Huawei has recently filed a number of trademarks related to HarmonyOS in China, giving rise to industry speculation that the self-developed operating system (OS) could be applied to new products the firm will release this year.
Richard Yu, CEO of Huawei's Consumer Business Group, unveils the HarmonyOS, or Hongmeng in Chinese, during the Huawei Developer Conference held in Dongguan, south China's Guangdong Province, Aug. 9, 2019. (Photo: Xinhua)
Information from business data query platform Qichacha showed the Chinese tech giant applied for multiple trademarks including HUAWEI HarmonyOS, HarmonyOS Connected and HarmonyOS Linked on June 19.
The move came amid an intensified US crackdown on the Chinese tech firm. In May, the Trump administration moved to block global chip supplies to the already blacklisted Huawei.
Industry analysts said the Huawei Mate Watch will be the first smartwatch to use HarmonyOS, and that the OS is expected to be tested on more devices such as watches and PCs before it can finally be used on Huawei smartphones.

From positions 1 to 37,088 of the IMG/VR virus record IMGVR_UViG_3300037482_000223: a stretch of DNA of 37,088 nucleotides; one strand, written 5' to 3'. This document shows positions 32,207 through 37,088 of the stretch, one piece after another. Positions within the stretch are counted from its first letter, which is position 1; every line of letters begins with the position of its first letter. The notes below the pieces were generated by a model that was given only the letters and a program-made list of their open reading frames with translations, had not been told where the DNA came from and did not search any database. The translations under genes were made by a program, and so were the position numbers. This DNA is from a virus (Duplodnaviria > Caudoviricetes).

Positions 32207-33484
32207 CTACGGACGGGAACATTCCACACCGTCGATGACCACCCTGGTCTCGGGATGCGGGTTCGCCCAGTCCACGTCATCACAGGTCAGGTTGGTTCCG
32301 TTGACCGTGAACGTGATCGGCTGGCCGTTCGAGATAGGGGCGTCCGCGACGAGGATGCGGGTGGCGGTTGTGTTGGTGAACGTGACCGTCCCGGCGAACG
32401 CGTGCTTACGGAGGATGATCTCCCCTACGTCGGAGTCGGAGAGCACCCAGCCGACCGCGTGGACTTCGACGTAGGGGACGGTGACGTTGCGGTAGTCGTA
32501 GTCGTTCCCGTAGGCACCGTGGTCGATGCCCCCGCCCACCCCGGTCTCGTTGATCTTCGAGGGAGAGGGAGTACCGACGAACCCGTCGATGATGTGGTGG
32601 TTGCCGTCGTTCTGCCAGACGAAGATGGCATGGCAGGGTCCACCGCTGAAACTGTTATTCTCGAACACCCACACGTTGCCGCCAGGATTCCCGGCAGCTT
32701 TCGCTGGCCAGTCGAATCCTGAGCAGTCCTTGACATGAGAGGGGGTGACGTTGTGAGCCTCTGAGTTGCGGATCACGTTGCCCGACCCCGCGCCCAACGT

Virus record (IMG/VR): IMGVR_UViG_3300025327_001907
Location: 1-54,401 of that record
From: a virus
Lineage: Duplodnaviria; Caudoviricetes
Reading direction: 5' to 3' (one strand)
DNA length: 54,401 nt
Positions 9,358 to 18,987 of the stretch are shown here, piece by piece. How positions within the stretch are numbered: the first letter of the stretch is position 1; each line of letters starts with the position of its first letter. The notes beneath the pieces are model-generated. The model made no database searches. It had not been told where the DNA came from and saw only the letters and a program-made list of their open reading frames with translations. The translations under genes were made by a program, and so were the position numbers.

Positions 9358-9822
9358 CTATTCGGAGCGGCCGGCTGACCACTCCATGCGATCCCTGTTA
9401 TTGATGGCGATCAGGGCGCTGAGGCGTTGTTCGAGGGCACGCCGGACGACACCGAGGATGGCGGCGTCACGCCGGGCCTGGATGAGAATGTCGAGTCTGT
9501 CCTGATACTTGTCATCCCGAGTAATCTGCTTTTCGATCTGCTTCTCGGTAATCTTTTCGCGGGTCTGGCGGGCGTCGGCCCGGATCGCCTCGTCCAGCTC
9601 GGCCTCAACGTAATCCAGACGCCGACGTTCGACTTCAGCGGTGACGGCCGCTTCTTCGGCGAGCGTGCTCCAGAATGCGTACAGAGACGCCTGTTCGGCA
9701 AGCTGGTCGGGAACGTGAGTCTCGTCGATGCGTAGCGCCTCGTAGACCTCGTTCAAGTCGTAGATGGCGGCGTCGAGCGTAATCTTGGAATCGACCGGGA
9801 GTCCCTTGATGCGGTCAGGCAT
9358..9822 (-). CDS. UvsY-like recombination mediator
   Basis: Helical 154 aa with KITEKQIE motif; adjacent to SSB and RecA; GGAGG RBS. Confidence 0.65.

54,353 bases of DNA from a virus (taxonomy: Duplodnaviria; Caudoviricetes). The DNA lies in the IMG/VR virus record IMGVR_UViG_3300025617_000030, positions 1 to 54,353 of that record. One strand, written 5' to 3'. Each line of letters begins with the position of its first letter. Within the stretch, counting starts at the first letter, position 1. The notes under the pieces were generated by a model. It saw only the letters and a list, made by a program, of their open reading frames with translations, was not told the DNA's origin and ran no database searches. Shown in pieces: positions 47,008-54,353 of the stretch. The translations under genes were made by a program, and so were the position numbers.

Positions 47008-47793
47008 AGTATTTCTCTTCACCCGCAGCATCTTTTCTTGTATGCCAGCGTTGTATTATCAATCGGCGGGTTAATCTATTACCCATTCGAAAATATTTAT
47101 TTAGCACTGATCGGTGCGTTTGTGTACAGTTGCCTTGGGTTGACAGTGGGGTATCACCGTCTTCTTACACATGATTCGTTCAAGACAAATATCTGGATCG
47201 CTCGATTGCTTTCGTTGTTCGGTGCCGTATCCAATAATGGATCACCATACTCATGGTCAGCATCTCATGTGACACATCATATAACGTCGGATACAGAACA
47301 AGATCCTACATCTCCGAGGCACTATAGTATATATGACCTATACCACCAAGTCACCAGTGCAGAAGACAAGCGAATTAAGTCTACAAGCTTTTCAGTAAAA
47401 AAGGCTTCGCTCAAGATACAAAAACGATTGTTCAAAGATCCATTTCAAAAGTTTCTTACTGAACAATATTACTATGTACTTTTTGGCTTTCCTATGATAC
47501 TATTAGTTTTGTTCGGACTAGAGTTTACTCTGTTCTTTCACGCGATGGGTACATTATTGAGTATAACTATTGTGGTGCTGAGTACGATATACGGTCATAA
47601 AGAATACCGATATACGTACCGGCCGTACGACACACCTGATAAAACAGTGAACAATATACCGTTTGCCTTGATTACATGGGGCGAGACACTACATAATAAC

Veteran industry analyst Ma Jihua said the operating system was "premature," forcibly released under the US crackdown on the firm, and there are still many issues yet to be fixed before it can be used on smartphones.
Huawei released HarmonyOS in August last year. It is widely considered to be a second option to replace Google's Android OS amid the US crackdown. The company said that Huawei can "use its own OS anytime if needed."
Huawei has also unveiled its first product equipped with HarmonyOS - a new smart TV under its Honor brand.